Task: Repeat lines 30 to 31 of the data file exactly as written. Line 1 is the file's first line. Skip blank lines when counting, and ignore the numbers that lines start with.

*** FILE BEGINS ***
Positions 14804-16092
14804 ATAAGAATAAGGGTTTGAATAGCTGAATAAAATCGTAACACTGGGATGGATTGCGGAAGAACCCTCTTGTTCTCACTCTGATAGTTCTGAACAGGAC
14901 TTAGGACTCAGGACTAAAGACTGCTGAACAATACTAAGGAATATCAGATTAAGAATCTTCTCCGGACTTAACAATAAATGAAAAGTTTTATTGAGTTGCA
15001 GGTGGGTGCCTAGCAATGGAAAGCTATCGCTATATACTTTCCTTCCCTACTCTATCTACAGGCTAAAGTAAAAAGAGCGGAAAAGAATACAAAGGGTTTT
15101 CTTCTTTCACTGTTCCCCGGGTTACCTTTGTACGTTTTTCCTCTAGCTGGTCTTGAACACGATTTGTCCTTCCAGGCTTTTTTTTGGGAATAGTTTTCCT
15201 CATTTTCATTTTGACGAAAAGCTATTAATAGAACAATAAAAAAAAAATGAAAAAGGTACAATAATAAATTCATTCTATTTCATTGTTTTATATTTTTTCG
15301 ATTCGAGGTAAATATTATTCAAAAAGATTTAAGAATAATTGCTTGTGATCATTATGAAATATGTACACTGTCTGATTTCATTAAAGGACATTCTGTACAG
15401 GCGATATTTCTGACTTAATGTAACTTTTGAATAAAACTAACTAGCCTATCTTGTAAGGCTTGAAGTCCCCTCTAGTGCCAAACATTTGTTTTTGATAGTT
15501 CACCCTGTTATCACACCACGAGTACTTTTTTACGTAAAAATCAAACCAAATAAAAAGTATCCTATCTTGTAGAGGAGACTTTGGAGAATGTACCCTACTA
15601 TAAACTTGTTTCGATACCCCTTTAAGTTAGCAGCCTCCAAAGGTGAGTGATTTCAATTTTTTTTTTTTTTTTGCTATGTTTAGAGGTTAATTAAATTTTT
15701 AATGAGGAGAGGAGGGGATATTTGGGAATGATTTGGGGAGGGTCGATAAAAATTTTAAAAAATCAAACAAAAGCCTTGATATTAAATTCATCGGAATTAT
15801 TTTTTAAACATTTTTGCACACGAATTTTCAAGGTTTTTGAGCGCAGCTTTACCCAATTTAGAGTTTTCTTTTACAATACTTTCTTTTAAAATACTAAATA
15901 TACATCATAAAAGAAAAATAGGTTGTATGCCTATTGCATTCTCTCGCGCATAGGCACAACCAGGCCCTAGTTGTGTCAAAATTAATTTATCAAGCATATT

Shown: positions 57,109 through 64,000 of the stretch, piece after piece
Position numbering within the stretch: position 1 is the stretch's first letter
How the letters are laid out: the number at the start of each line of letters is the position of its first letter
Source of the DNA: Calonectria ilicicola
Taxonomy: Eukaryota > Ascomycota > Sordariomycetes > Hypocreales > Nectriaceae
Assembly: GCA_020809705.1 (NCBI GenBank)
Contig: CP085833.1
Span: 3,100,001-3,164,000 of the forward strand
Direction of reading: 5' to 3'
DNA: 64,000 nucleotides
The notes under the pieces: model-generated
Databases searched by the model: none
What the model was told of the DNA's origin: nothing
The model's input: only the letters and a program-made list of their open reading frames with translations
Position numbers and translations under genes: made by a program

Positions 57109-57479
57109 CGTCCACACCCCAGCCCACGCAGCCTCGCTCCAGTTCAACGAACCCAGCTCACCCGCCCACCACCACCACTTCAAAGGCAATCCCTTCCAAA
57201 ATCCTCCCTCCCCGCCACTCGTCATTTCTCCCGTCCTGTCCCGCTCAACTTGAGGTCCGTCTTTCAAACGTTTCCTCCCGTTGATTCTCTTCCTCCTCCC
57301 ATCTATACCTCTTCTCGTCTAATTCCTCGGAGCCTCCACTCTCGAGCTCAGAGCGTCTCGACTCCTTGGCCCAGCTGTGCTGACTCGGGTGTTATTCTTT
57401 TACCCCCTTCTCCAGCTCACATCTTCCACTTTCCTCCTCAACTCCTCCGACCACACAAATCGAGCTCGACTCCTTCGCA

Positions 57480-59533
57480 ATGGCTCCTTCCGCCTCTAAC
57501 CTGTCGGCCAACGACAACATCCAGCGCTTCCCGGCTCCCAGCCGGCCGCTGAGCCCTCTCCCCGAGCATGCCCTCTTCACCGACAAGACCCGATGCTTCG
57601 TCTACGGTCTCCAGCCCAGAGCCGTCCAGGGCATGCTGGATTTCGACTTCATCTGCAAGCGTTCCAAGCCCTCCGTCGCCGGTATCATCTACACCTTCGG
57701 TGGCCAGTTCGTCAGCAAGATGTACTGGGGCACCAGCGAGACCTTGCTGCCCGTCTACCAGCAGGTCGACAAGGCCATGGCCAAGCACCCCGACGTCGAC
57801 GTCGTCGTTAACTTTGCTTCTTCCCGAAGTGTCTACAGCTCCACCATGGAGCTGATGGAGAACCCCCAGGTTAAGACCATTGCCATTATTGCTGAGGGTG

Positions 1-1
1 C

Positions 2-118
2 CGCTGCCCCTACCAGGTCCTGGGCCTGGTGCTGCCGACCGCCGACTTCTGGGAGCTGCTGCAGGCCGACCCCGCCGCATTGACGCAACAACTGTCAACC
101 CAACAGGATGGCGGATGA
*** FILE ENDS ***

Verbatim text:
57109 CGTCCACACCCCAGCCCACGCAGCCTCGCTCCAGTTCAACGAACCCAGCTCACCCGCCCACCACCACCACTTCAAAGGCAATCCCTTCCAAA
57201 ATCCTCCCTCCCCGCCACTCGTCATTTCTCCCGTCCTGTCCCGCTCAACTTGAGGTCCGTCTTTCAAACGTTTCCTCCCGTTGATTCTCTTCCTCCTCCC